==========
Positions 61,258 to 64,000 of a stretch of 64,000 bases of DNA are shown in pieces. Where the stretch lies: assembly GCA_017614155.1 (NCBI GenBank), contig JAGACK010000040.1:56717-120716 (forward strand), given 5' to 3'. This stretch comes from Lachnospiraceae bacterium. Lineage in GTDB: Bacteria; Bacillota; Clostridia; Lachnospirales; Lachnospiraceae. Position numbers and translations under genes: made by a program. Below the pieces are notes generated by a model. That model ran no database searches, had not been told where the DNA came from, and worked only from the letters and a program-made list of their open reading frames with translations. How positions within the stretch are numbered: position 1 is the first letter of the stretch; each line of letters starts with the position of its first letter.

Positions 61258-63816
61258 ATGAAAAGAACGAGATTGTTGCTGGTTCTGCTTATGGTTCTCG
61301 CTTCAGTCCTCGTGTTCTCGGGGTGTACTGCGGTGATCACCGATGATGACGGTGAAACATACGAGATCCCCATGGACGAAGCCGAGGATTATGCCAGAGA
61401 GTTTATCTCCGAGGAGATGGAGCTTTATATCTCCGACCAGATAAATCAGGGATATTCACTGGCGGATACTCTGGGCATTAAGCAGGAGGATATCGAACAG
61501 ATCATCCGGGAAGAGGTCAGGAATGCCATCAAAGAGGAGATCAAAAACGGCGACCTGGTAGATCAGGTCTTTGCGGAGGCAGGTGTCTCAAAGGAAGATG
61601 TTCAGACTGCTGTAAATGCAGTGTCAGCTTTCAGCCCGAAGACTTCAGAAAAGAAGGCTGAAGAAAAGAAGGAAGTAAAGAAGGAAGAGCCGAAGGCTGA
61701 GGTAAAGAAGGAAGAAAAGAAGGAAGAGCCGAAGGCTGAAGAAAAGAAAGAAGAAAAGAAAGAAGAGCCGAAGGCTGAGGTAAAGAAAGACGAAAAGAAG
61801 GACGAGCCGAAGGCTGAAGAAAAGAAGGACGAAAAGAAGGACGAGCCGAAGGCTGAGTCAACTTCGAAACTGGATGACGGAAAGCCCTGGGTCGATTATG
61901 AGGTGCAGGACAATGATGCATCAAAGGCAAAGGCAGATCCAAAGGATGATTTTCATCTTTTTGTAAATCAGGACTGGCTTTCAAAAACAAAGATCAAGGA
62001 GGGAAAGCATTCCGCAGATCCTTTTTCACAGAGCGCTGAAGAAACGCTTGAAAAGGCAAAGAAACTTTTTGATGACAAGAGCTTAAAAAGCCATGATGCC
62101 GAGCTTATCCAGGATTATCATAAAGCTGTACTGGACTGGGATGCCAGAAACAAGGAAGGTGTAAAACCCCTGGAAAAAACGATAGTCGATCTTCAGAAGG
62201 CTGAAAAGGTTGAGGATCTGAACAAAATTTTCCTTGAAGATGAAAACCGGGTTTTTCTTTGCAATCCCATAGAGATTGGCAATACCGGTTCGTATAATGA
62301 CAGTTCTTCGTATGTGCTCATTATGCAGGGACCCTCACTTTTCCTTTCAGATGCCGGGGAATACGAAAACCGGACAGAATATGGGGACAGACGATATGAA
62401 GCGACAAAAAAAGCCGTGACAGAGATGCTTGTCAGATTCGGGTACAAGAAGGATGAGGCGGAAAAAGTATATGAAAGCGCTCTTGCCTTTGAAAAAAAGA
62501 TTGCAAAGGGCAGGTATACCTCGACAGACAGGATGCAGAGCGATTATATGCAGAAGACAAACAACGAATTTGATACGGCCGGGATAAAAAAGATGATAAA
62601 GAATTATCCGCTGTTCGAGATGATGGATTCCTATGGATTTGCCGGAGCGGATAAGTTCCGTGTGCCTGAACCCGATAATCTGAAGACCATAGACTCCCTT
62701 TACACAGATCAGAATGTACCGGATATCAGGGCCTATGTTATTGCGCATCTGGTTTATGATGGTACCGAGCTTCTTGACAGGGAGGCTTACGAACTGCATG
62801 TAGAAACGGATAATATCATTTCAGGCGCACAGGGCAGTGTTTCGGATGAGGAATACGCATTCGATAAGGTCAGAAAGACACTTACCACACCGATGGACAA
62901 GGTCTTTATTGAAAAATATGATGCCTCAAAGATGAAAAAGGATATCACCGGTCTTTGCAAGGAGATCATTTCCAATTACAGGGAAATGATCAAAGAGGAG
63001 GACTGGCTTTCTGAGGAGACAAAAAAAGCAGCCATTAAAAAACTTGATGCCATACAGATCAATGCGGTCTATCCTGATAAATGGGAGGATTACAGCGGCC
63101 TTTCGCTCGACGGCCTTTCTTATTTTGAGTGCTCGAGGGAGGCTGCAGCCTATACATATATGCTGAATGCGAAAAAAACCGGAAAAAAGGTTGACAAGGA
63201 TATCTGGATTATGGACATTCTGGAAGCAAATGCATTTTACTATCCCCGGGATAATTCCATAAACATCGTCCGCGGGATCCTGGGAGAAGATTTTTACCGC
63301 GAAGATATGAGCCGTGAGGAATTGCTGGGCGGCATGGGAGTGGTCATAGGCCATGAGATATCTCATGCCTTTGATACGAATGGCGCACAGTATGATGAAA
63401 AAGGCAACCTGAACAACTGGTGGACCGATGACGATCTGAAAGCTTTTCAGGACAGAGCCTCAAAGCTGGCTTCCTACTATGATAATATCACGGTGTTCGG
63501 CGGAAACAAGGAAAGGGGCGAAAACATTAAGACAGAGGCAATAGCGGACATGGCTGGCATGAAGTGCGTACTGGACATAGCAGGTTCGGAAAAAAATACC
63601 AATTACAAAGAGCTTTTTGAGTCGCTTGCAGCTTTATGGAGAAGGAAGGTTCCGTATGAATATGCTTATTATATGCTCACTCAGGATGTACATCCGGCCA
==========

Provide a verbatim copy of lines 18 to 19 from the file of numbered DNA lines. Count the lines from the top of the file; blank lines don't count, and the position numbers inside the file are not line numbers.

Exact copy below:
62701 TACACAGATCAGAATGTACCGGATATCAGGGCCTATGTTATTGCGCATCTGGTTTATGATGGTACCGAGCTTCTTGACAGGGAGGCTTACGAACTGCATG
62801 TAGAAACGGATAATATCATTTCAGGCGCACAGGGCAGTGTTTCGGATGAGGAATACGCATTCGATAAGGTCAGAAAGACACTTACCACACCGATGGACAA